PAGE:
An equipment water leak has stalled a spacewalk by two US astronauts at the International Space Station on Friday.
The 1 spacewalk in support of construction, maintenance or fix of the space station happened in 1998, when the NASA still used space shuttles and the space station itself was like a tiny, New York City apartment compared to the expansive space mansion that it is today.
Mission control radioed the astronauts that Friday's spacewalk will be limited to run around four hours, not the six-and-a-half hour duration originally planned, due to the problem.
The pair will move through the Quest airlock to replace an avionics box used for science experiments, while also installing a connector to route data through the alpha magnetic spectrometer.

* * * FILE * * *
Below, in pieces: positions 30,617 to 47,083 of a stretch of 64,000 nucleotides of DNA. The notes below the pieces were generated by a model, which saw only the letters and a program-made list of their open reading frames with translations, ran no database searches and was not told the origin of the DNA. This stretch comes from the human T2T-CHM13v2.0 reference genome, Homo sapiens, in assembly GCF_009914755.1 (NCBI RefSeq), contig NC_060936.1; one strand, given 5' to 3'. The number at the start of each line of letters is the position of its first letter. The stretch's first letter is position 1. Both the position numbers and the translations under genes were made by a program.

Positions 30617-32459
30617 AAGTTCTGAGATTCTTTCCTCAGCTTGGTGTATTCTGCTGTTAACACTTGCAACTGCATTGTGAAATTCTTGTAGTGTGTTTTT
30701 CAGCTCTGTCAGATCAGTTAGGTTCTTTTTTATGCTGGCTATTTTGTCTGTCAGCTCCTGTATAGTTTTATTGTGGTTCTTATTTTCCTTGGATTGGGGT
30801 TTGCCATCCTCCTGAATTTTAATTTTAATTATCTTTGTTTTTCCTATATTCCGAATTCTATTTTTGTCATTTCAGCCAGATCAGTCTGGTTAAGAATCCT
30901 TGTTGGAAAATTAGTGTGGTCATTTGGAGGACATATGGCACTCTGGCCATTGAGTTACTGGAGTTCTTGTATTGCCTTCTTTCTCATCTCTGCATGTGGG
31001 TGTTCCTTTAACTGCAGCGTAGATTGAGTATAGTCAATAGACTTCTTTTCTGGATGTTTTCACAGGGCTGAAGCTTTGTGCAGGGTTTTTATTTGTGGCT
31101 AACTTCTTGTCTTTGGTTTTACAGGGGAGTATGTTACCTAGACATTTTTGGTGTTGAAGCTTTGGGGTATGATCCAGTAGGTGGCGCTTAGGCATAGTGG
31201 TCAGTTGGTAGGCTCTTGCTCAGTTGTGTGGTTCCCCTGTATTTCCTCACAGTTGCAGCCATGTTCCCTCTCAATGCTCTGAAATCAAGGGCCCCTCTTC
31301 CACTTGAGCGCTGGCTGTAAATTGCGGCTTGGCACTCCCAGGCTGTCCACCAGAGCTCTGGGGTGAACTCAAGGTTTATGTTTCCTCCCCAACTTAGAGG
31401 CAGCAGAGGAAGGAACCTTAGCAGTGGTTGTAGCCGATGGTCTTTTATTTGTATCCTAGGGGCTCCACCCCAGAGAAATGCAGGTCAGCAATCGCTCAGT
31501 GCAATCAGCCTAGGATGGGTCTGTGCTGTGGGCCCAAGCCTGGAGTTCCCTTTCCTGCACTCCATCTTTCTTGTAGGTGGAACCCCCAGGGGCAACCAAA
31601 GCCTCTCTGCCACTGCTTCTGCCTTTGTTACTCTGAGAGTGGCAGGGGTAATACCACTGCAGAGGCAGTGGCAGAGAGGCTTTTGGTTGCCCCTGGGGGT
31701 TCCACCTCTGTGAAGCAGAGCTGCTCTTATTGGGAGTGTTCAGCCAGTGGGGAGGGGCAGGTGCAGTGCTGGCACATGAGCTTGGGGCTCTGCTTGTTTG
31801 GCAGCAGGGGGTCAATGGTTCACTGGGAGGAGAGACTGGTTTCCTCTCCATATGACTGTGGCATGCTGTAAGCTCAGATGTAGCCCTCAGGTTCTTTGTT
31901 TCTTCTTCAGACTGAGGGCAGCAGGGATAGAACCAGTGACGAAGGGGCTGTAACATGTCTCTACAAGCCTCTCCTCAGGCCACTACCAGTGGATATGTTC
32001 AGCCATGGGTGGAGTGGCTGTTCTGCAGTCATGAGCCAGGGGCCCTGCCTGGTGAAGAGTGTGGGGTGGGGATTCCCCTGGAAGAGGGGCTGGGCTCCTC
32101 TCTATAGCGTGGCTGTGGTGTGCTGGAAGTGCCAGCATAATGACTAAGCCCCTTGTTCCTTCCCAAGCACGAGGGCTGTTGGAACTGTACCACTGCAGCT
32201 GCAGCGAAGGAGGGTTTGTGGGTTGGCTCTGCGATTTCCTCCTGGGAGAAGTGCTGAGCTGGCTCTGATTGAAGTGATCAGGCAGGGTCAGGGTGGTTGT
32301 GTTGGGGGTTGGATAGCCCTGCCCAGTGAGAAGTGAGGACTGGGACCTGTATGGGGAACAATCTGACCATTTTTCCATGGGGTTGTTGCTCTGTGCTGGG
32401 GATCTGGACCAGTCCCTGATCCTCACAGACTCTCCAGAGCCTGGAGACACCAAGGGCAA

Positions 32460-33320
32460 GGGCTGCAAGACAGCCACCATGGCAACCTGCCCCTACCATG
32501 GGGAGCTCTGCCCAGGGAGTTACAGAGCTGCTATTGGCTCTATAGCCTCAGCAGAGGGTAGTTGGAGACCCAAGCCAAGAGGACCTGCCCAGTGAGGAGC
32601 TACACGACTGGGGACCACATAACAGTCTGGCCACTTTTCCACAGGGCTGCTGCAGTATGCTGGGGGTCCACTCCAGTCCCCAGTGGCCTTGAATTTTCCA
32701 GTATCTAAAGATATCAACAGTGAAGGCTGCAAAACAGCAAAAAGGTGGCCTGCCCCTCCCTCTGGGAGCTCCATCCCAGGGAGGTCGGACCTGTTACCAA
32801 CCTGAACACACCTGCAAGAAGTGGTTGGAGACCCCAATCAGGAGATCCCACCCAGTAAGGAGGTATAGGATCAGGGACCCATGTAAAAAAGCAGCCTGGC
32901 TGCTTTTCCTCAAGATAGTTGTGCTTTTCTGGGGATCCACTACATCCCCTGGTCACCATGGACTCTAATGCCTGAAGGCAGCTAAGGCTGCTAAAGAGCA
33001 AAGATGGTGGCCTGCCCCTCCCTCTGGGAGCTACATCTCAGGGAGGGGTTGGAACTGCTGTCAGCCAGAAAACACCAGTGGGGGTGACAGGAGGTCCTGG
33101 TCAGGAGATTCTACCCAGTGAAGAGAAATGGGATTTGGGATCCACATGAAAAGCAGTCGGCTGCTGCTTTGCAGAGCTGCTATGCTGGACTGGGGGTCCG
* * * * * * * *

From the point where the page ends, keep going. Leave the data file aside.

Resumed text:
It was Fischer's first spacewalk, and the ninth for Whitson, who last month broke the record for cumulative time in orbit by a U.S. astronaut. Fischer's suit itself is perfectly fine, ' said Navias.
Running more than an hour behind schedule, U.S. EVA-42 began at 9:08 a.m. EDT (GMT-4).
However, the two of them are out now and moving around seemingly without issue in order to remove a busted avionics box and install a new one before coming back into the station. Whitson, on the other hand, has performed more spacewalks than any other woman. Because of the decreased battery charge on both spacesuits, the astronauts focused on their most important task first for an abbreviated spacewalk.
But with the shortened spacewalk Friday, Whitson likely will remain at the No. 5 spot, just behind retired astronaut Jerry Ross.
NASA's bulky white spacesuits are aging, and the same models have been in use for four decades.
In the end, Whitson and Fischer accomplished everything but the installation of a high-definition TV camera and wireless communication antennas.
When compared with the relative safety of living and working inside the Space Station, floating around in space with only a tether to keep you firmly attached to your home above Earth isn't exactly a super safe position.